School discovers ethnic diversity through food festival

November 19, 2013

By Neil Pierson

The families who are part of the Discovery Elementary School community are ethnically diverse.

The school with an enrollment of about 630 is comprised of nearly 50 percent minorities, and more than 40 percent of the student body is of Asian heritage.

By Neil Pierson Dee Camp and her daughter Caroline serve up ‘Texas caviar,’ a dish of corn chips and beans, during the Nov. 6 Taste of Discovery event.

By Neil Pierson
Dee Camp and her daughter Caroline serve up ‘Texas caviar,’ a dish of corn chips and beans, during the Nov. 6 Taste of Discovery event.

That seemingly made Discovery the perfect place for an ethnic food festival, and there was a huge turnout Nov. 6, when the school hosted its free “Taste of Discovery” event.

“Last year, we took a break from it because no one was available to chair the event,” said Becky Callahan, the mother of a Discovery first-grader. “This year, we were like, ‘That’s kind of lame that it didn’t happen last year. We need to bring it back.’”

The school’s Parent Teacher Student Association spearheaded the food festival, with Callahan and fellow parent Catherine Campbell doing much of the planning.

Callahan said the initial idea was to host “Taste of Discovery” in the spring, but plans changed because “we thought it would be better to have around the holidays, because a lot of people are looking for recipes for parties, that sort of thing.”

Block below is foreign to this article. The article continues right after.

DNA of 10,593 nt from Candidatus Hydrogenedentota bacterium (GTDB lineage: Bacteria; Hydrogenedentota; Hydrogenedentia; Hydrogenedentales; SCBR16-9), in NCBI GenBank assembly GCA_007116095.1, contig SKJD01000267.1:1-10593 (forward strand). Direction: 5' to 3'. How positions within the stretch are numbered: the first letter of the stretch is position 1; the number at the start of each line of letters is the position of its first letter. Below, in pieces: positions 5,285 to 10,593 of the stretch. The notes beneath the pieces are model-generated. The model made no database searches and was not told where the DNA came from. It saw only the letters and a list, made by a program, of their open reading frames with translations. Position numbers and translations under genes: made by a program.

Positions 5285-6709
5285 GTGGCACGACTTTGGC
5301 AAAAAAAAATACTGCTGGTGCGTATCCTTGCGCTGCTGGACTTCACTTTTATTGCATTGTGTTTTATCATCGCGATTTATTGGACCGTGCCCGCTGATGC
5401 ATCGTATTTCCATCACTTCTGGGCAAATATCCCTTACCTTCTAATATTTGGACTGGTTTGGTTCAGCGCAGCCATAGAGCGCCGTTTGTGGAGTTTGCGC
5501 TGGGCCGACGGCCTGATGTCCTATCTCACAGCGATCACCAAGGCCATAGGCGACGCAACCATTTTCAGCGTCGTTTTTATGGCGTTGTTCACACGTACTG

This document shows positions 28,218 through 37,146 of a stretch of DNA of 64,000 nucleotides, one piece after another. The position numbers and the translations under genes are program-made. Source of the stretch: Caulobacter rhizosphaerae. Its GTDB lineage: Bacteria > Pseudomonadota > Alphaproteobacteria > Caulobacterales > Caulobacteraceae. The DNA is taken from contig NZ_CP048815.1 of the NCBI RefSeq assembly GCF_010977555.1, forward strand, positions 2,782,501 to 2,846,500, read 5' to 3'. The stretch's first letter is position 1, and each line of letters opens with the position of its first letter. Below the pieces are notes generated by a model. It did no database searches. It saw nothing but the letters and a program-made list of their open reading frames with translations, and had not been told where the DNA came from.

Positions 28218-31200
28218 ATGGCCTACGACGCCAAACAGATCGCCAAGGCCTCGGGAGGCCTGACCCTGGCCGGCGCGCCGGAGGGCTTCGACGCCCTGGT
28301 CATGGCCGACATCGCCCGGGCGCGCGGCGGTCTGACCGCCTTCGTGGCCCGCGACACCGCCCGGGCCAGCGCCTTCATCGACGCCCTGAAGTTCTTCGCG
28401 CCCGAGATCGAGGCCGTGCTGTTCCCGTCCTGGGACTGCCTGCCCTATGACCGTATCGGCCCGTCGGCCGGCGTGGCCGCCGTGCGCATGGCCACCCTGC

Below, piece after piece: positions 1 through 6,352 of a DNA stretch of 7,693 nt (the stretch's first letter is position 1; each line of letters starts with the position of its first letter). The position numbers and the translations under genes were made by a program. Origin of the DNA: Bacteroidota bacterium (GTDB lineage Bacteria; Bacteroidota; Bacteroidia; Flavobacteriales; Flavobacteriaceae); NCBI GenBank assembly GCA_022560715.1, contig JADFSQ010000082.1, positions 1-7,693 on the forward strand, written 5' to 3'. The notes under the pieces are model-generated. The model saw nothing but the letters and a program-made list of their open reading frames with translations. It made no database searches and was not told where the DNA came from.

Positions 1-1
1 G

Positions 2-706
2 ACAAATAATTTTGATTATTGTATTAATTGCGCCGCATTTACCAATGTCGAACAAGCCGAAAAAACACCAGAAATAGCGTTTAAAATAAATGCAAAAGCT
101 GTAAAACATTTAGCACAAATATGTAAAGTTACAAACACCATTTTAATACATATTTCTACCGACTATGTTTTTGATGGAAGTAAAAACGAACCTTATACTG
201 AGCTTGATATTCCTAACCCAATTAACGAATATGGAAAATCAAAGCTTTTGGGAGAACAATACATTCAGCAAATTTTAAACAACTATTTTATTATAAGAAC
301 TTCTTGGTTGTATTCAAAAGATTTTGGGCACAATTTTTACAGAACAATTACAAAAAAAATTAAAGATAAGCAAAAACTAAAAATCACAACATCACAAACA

Campbell, who has a son in kindergarten and a daughter in fourth grade at Discovery, said people were quick to volunteer. More than 15 tables were set up for the event, with a wide variety of foods like cupcakes, barbecued chicken, seafood pancakes, corn chowder and pumpkin pie dip.

“There were definitely a ton of people who wanted to bring a different taste from all the different cultures that are represented in the Sammamish community,” Campbell said.

“We were pretty much open to whatever people wanted to bring in,” Callahan added, “but we were trying to emphasize something that is culturally or traditionally a big hit.”

More than 100 students and parents filled the school’s gymnasium for the event, and participating went beyond the simple taste test.

In one corner of the room, Skyline High School junior Katie Gibian helped youngsters make edible eagles — Discovery’s mascot — using Oreo cookies, marshmallows, shredded coconut and chocolate chips.

Campbell’s daughter Sydnee had a huge crowd surrounding her table as she frosted dozens of mini cupcakes that she had baked herself.

Callahan made several dishes, including black bean brownies, and found the event to be a great way of highlighting outside-the-box approaches to healthy eating.

“I have a picky eater at home, and finding creative ways to get kids to eat healthy food is important,” she said.

“It’s also, I think, really important to emphasize to children early on the significance of their food choices,” she added. “Having a healthy diet and nutrition is really important to me as an adult … and it can be fun. It doesn’t have to be boring, boiled vegetables.”

Campbell’s son Nathan helped his grandmother make meatballs that were served at the event.

“Nathan thinks he’s going to be the next MasterChef Junior,” she said, referring to the televised cooking competition that began airing this year.


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